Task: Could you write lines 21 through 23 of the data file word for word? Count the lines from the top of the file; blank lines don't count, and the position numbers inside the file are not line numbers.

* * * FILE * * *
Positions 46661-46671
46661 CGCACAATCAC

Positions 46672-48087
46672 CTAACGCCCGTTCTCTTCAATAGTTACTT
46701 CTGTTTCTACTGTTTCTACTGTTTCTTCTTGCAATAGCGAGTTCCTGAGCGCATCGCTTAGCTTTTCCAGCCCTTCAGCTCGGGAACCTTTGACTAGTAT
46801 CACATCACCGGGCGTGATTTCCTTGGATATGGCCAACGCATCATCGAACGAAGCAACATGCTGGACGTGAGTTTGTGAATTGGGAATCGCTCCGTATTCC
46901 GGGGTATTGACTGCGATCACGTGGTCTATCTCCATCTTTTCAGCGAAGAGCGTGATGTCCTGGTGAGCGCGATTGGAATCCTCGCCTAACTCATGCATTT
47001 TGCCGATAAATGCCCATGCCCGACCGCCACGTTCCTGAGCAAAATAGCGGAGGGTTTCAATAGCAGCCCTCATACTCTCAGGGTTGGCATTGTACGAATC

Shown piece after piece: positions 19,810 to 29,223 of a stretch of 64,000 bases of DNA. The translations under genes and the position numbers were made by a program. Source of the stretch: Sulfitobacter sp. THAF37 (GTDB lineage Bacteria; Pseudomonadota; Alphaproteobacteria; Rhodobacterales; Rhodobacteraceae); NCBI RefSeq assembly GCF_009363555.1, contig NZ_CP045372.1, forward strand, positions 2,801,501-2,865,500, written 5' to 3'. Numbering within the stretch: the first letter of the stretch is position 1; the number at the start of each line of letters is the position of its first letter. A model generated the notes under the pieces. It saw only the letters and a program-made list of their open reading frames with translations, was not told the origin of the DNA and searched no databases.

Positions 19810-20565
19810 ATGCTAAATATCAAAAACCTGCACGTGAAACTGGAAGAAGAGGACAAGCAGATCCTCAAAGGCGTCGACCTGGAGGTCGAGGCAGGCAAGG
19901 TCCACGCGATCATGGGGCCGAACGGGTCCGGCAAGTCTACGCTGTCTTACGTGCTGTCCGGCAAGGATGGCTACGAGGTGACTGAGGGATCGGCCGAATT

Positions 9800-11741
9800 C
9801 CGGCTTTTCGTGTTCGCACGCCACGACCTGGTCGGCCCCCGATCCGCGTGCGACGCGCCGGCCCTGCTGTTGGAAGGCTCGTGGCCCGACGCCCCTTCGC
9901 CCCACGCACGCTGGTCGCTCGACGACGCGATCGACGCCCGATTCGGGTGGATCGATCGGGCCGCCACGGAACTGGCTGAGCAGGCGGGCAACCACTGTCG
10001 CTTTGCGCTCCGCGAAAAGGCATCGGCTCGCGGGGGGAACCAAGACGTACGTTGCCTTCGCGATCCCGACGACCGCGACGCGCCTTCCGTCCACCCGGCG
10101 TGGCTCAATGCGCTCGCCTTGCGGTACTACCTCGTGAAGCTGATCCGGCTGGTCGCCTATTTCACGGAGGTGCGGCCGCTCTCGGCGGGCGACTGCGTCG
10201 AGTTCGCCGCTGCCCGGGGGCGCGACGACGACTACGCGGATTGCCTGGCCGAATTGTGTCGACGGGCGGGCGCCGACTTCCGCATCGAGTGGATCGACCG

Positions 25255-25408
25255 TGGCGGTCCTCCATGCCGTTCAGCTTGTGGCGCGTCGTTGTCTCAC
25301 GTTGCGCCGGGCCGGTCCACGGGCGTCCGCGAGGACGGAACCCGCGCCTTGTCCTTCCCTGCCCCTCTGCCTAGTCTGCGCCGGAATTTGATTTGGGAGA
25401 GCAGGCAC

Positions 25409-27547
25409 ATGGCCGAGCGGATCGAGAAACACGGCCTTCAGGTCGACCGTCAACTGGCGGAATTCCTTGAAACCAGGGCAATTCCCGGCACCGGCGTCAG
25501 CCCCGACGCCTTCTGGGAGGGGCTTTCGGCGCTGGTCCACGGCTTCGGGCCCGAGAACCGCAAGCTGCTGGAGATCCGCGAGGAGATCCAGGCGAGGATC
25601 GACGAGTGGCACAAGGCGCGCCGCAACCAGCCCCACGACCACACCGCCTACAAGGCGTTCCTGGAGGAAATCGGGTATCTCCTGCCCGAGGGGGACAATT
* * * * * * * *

25255 TGGCGGTCCTCCATGCCGTTCAGCTTGTGGCGCGTCGTTGTCTCAC
25301 GTTGCGCCGGGCCGGTCCACGGGCGTCCGCGAGGACGGAACCCGCGCCTTGTCCTTCCCTGCCCCTCTGCCTAGTCTGCGCCGGAATTTGATTTGGGAGA
25401 GCAGGCAC